We still get these super random videos that people cannot stop talking about.  Remember when Chocolate Rain was a thing?  Or people couldn’t get enough of the Honey Badger?

What made these things so popular?

Some people’s comedy comes from ‘real life’ once again, like “Ain’t Nobody Got Time For That” or “Hide Your Wife, Hide Your Kids”.

Personally, I’ve never been huge on the whole “reality craze”.  I don’t actively tune into any reality shows.

It has always been curious to me what makes some of these things take off.  For instance, I want to take a look at some videos from some guys I know.

For instance, here is a video from an aspiring filmmaker, Marcus Quaratella, posted to his YouTube channel:

Now, if you ask me, there is probably a large market on the internet for videos about jizzing on the face of cute British girls.  I guess this one isn’t what they are looking for but still.  As of when this article is being written, the video had 84 hits in over two years on the internet.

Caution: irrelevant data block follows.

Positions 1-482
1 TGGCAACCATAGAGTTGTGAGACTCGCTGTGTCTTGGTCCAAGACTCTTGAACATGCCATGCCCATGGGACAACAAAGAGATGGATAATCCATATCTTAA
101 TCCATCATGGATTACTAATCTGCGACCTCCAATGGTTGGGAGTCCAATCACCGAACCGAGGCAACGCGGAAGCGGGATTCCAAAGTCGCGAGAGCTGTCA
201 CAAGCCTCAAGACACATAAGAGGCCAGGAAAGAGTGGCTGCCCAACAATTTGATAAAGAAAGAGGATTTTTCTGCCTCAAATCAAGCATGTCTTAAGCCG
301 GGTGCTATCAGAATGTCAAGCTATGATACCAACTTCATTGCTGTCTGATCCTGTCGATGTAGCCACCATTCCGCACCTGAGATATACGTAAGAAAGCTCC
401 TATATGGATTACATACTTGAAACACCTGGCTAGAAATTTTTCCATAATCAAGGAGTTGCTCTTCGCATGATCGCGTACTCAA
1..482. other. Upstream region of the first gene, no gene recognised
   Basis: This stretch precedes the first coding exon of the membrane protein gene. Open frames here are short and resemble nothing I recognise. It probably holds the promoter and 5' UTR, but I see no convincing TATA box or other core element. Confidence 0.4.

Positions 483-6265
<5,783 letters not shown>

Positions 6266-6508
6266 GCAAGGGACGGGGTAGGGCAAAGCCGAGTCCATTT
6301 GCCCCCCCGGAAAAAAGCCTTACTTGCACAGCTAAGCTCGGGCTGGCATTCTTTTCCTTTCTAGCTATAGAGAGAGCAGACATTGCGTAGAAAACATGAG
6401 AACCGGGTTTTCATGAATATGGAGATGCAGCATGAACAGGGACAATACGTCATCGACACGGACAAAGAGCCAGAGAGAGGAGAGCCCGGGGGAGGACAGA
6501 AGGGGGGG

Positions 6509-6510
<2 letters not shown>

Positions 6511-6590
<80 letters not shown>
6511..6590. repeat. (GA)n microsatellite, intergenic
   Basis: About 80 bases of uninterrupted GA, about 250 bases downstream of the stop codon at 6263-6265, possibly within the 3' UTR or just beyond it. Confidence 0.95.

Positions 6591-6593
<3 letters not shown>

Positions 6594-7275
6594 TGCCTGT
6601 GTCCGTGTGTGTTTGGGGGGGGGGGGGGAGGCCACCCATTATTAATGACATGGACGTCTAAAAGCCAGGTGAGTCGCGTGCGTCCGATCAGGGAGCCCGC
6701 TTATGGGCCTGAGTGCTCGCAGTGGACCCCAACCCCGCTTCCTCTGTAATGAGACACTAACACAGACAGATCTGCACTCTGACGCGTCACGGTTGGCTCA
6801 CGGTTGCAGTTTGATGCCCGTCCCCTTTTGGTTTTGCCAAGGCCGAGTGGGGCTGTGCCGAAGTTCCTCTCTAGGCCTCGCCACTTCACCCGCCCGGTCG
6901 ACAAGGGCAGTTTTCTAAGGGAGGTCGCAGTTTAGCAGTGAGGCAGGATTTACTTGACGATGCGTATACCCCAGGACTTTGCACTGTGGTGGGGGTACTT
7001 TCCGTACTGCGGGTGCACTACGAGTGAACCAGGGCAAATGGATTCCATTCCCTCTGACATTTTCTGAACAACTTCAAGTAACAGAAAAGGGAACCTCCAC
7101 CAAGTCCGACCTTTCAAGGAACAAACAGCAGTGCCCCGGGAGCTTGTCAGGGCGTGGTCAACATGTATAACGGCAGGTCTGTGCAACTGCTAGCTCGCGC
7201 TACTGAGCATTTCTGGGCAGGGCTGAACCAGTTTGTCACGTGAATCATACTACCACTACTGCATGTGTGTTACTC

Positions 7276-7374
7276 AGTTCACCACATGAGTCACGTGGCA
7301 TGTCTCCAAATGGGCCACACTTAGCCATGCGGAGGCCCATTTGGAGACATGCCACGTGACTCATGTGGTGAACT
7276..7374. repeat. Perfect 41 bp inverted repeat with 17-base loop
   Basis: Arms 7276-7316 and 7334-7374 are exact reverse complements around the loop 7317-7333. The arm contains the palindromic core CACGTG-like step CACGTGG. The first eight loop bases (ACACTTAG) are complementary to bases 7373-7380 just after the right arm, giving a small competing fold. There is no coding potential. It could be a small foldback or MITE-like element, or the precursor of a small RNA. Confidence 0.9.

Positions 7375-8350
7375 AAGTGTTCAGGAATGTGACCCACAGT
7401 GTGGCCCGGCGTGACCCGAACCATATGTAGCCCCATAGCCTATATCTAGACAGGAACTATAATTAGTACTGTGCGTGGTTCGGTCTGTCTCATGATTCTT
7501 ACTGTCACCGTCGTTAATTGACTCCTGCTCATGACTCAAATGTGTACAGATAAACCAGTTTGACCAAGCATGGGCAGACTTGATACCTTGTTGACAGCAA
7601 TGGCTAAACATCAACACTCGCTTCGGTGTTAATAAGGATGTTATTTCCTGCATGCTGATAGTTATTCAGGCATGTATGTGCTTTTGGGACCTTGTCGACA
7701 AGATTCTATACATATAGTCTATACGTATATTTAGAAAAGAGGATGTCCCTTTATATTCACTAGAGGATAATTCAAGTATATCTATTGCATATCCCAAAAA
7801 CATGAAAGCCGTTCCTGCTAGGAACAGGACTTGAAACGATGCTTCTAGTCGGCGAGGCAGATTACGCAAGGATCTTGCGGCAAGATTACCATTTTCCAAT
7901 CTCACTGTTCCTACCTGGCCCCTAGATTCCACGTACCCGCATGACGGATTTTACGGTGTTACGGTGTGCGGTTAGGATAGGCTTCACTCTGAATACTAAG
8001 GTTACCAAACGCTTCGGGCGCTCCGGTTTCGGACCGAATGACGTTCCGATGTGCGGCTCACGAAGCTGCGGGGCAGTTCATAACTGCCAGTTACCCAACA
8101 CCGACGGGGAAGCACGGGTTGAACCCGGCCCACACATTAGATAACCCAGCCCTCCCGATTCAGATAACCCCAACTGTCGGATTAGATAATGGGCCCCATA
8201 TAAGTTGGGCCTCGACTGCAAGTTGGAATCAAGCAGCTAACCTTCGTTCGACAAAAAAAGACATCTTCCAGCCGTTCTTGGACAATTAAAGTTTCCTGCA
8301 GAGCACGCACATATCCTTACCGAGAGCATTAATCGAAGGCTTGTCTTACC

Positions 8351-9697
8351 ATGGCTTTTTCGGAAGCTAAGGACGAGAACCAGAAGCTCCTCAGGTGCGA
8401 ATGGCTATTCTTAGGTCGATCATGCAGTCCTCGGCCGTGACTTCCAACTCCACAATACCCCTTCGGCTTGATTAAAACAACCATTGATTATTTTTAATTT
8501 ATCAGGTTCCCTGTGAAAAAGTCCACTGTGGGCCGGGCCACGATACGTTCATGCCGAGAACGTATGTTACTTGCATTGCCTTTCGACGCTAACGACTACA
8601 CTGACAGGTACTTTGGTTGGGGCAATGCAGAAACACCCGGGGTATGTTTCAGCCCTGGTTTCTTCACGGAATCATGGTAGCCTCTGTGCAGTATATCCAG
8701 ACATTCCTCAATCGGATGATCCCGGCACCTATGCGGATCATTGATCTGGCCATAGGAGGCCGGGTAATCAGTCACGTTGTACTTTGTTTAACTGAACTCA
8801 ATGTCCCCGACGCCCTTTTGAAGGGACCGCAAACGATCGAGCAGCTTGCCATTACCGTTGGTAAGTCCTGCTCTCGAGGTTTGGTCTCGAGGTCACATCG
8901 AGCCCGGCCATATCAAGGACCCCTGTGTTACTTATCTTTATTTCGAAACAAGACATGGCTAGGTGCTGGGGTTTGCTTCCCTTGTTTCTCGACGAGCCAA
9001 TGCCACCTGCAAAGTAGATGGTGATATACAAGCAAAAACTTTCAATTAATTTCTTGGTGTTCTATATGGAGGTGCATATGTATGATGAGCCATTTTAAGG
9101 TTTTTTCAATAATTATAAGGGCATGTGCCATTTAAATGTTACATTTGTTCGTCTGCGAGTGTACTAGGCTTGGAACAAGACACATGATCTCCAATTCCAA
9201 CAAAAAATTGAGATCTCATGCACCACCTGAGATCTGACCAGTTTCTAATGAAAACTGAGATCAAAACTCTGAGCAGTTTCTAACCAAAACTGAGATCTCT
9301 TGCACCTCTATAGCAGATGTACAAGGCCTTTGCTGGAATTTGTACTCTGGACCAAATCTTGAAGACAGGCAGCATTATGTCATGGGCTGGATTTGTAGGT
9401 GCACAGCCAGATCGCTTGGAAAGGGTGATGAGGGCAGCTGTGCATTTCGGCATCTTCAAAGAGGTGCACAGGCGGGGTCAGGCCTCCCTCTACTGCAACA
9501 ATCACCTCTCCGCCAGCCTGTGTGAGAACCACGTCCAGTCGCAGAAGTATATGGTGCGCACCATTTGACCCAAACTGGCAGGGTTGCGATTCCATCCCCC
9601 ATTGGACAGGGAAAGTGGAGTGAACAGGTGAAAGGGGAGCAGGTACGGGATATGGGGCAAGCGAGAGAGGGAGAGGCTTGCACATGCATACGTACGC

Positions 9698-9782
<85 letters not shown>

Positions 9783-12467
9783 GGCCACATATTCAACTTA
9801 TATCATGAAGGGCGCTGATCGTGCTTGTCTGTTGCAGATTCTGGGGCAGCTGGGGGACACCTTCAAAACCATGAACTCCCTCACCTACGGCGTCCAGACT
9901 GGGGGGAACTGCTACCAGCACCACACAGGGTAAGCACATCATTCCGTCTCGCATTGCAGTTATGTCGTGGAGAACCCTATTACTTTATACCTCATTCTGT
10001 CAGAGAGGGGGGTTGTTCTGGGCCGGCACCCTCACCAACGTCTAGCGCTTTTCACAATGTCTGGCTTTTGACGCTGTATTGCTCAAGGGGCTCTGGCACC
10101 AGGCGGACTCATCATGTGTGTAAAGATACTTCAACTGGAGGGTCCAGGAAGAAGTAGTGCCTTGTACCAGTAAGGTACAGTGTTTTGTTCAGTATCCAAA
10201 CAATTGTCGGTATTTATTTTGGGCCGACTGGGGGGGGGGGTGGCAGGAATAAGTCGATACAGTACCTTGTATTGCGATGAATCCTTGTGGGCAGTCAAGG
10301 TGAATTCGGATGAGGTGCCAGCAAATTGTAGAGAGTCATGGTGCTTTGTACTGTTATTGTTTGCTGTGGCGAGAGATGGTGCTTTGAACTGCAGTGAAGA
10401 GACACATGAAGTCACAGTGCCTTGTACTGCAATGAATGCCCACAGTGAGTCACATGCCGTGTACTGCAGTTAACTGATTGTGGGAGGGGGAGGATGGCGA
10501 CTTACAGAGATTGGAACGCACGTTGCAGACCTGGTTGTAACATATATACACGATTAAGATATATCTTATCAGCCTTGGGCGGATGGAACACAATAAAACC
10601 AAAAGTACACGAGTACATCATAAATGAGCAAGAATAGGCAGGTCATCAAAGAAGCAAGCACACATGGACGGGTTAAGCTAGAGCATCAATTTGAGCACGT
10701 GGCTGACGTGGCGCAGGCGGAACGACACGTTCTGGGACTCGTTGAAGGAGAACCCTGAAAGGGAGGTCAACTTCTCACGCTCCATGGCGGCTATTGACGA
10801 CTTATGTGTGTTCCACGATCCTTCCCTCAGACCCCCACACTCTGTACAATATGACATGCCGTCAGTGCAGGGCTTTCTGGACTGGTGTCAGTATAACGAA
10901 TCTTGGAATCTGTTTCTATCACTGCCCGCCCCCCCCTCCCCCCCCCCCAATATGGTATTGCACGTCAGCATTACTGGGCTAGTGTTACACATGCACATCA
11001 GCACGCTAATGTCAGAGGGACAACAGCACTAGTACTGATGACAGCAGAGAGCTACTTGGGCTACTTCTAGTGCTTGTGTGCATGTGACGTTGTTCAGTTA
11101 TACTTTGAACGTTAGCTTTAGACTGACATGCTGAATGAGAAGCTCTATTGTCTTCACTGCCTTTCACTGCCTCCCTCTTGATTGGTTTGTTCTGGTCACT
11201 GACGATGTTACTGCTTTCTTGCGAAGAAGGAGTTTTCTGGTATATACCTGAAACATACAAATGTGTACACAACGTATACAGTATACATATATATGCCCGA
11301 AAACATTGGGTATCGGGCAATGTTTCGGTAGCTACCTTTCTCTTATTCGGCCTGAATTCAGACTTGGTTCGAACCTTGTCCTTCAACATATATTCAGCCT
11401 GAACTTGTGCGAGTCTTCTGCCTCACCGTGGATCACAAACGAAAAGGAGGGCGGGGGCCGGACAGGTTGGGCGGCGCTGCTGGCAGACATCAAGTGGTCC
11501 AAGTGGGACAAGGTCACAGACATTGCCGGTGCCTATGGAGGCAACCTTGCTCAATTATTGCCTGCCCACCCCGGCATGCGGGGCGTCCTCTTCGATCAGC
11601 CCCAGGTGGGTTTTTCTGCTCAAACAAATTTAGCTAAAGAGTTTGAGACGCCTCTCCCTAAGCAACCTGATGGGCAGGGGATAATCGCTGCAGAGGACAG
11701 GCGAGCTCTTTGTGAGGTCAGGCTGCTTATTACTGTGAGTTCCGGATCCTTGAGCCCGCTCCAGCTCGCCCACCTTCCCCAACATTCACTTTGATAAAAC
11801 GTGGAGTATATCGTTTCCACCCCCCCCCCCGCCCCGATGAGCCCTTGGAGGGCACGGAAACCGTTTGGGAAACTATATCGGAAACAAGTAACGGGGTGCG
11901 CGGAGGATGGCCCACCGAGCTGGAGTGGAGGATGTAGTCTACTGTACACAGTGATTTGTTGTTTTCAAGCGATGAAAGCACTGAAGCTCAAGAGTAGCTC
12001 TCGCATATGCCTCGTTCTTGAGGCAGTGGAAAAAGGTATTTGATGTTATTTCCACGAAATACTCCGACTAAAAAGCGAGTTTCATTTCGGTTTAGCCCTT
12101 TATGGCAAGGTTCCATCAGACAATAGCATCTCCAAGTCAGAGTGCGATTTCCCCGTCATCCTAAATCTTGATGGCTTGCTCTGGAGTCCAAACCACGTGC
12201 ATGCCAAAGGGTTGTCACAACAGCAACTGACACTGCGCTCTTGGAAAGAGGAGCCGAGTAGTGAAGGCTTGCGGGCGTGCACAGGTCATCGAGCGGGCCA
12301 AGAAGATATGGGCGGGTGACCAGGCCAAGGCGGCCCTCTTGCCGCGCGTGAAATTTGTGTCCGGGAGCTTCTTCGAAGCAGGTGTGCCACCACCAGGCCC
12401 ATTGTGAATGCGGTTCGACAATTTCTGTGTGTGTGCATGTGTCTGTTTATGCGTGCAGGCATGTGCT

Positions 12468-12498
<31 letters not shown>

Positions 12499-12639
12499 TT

“Charlie Bit My Finger” is approaching 534 million views.  Although to be fair, “Charlie” had a four year advantage… this one is bound to catch up.

Now, this one could have limited viewership for a few reasons.  First of all, the title is simply “Friendship”.  How many other videos pop up when that is put in?  Probably a lot.  That could have something to do with it.  People are more likely to search for something along the lines of, “Sitting on a Toilet,” and be much happier with what they find.

But how does one pick up steam?  Clearly, stuff like “Charlie Bit My Finger” gets passed along.  I doubt anyone was searching for anything close to that until it got passed around.

Now, the actor featured in the Quaratella film tried launching an online comedy group under the YouTube Channel Uncle Ralphie’s Cabin. Granted, the videos aren’t incredibly special but there is a little bit more effort shown than some of the stuff that gets talked about.   You may go with Scott Steiner when you see the actor and just be like:

But think about Fred shrieking getting 19 million views and then some of these videos getting only around 80 – 130: